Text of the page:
GOP leaders struck a similar tone to Trump over the weekend. The top Republican on the House Intelligence Committee, Rep. Devin Nunes, welcomed whatever information Horowitz is able to add to the mix, but said the big news is still to come.
“The additional evidence that Horowitz comes up with, that'll be great for us, because we're really interested if he found the exculpatory evidence that wasn't provided to the FISA court,” Nunes (R-Calif.) said on Fox News’ “Sunday Morning Futures.”
Nunes emphasized that Horowitz’s review was limited to applications to the surveillance court and was not a wide-ranging inquiry into all aspects of the Trump-Russia probe.
"He's only looking at FISA abuse. All of that evidence needs to be sent to Durham,” added Nunes. "That’s ultimately going to be the key … is, what does Durham find in looking at this entire debacle, which is targeting a political campaign by the FBI and the Department of Justice."
Republicans have been pressing Horowitz to wrap up his report in recent months. He signaled several months ago that his report was largely complete, but that the process of declassifying it had proven time-consuming. He is set to appear before the Senate Judiciary Committee on Wednesday to answer lawmakers questions about the 20-month-long review.
Horowitz, a former federal prosecutor, was nominated by President Barack Obama in 2011 and confirmed by the Senate to the watchdog job in 2012. The inspector general is not part of the Justice Department chain of command and is supposed to operate independently of the administration.
Justice Department observers will also be keenly watching Attorney General Bill Barr’s reaction to the new report and whether he tries to translate, interpret or dispute its findings in a way favorable to Trump.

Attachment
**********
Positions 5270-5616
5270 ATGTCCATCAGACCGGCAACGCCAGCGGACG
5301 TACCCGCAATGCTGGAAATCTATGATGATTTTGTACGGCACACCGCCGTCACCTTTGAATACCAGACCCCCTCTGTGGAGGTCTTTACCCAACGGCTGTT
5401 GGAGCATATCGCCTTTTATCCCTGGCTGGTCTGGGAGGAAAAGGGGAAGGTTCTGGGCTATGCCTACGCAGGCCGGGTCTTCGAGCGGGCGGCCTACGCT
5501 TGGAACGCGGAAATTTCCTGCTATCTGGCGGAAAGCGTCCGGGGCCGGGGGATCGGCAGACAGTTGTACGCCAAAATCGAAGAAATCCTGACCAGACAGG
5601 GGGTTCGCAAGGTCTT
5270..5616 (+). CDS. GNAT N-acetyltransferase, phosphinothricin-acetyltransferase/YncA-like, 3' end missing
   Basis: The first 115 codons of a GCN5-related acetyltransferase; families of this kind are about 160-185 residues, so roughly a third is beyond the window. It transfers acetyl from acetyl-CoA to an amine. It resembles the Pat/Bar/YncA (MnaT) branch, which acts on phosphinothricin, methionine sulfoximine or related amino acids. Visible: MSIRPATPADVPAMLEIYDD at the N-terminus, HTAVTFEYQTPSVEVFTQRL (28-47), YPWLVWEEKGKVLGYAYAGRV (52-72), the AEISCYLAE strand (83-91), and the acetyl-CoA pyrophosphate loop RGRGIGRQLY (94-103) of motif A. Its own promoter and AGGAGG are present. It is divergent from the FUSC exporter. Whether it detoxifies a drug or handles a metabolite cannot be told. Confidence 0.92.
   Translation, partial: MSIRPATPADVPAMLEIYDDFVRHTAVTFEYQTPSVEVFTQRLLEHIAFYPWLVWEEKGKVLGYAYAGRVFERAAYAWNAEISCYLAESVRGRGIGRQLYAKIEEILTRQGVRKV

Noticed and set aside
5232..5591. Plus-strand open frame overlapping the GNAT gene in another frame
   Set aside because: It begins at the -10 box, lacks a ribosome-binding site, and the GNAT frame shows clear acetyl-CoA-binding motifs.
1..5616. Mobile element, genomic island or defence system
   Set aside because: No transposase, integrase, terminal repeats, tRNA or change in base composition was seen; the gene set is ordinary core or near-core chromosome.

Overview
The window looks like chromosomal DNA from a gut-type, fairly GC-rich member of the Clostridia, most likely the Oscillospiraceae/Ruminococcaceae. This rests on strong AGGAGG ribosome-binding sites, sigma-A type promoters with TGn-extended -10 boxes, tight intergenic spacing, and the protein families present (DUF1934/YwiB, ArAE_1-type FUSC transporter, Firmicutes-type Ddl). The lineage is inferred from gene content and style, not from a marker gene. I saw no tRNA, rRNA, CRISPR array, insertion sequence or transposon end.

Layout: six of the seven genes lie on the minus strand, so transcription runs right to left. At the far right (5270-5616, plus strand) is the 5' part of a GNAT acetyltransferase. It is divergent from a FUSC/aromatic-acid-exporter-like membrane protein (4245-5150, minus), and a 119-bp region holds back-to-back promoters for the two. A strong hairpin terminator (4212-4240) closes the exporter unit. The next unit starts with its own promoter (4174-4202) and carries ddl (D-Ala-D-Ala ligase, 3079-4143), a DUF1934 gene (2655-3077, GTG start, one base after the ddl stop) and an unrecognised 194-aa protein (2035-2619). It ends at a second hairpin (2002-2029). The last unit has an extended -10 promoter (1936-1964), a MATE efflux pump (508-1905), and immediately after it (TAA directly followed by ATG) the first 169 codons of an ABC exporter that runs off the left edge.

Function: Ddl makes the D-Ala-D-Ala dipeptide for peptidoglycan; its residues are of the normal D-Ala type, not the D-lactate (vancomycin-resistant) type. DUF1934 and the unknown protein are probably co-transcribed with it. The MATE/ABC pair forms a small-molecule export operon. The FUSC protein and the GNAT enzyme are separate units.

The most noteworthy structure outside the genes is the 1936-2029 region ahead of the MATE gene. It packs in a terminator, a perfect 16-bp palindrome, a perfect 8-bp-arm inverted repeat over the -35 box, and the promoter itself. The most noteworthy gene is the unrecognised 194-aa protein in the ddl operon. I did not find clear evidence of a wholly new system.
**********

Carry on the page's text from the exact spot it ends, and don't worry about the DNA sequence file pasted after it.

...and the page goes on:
Barr fueled the narrative about Obama-era dirty tricks against the Trump campaign by opining at a House hearing in April that Trump’s presidential bid had been subjected to “spying” by people in the U.S. government.
“I think spying did occur,” Barr said.
The remark outraged former Justice Department and FBI officials, who faulted Barr for using the provocative term to describe court-approved surveillance begun on a former Trump campaign adviser with less than three weeks to go before the election.
The following month, Barr said he had not meant by his comment to declare that anything improper was done.
“My first job was in CIA and I don't think the word spying has any pejorative connotation, at all. To me, the question is always whether or not it's authorized and adequately predicated,” he told a Senate panel. “I don't consider it a pejorative.”
Barr will reportedly take issue with at least one key finding of Horowitz’s report: that the FBI’s decision to open a counterintelligence investigation into Trump campaign officials in July 2016 was justified by the facts in hand at the time. The Washington Post reported last week that Barr has told associates that he believes Horowitz lacked enough facts to make such a judgment and that more information may be available from intelligence agencies that could have impacted that decision.
Spokespeople for Horowitz and Barr declined to comment directly on the forthcoming report in advance of its release. However, Justice Department spokeswoman Kerri Kupec issued a statement praising the inspector general’s efforts.
“The Inspector General’s investigation is a credit to the Department of Justice,” Kupec said last week. “His excellent work has uncovered significant
information that the American people will soon be able to read for themselves. Rather than speculating, people should read the report for themselves…watch the Inspector General’s testimony before the Senate Judiciary Committee, and draw their own conclusions about these important matters.”